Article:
If you’re walking down the street and you hear someone refer to an “A-bomb” there is a good chance they are describing a joint (marijuana cigarette) that also has opium or the derivative of opium , heroin, inside of it. Some refer to marijuana that has opium in it as Gong, Hocus, or Indonesian Bud. The “Indonesian Bud” name comes from the fact that opium was widely cultivated in Indonesia in earlier times and can still be cultivated there today but the vast majority of the world’s supply of the drug comes from Afghanistan.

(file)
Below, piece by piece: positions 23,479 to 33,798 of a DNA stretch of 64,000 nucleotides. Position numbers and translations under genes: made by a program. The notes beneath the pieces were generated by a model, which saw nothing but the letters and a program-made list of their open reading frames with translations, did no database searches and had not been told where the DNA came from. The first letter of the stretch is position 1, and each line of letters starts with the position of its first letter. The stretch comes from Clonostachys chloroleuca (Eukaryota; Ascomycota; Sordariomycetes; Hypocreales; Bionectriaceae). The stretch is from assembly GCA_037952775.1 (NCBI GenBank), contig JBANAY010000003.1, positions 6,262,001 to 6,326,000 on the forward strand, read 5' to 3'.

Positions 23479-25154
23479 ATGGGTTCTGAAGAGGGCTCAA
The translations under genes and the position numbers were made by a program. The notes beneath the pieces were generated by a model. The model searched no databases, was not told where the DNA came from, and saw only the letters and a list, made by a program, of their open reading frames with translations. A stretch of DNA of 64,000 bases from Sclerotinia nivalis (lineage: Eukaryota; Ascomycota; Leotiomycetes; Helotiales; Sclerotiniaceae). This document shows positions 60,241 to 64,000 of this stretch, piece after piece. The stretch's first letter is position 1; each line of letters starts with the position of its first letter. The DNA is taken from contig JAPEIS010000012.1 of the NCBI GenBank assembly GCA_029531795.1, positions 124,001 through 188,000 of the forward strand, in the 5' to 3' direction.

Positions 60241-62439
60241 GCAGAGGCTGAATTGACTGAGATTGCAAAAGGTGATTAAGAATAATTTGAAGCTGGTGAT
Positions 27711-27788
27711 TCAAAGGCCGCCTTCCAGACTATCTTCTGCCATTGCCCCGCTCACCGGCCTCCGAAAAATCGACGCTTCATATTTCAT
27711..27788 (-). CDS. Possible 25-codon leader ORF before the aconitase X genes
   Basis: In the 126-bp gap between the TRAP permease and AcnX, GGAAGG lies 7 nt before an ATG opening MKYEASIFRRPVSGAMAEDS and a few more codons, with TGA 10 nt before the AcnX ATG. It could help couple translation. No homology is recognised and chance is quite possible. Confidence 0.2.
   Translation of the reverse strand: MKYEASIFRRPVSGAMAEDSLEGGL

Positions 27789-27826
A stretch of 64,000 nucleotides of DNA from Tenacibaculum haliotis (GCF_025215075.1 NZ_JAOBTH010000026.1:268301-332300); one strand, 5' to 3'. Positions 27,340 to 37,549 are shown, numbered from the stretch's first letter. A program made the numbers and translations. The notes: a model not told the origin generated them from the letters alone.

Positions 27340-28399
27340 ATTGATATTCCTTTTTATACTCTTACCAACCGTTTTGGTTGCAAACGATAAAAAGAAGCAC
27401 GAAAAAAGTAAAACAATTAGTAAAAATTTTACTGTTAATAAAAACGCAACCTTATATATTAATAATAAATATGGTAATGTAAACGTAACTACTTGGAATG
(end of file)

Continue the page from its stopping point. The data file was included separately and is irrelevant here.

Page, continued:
In Chapter 4, "My Name," Esperanza says her name is "a muddy color" (10). This is an example of imagery, providing visual images or other sensory details to describe something. Another example of imagery is Esperanza's comparison of her name to "the Mexican records my father plays on Sunday mornings when he is shaving, songs like sobbing" (10). This example of imagery uses the sensory details of the sound of a song to describe the sadness of Esperanza's name. Later, Esperanza says, "At school they say my name funny as if the syllables were made out of tin and hurt the roof of your mouth" (11). She adds, "But in Spanish my name is made out of a softer something, like silver" (11). These two sentences are also examples of imagery, as they use sensory details, such as the sound and feeling of tin and the softer feeling of silver, to describe Esperanza's name.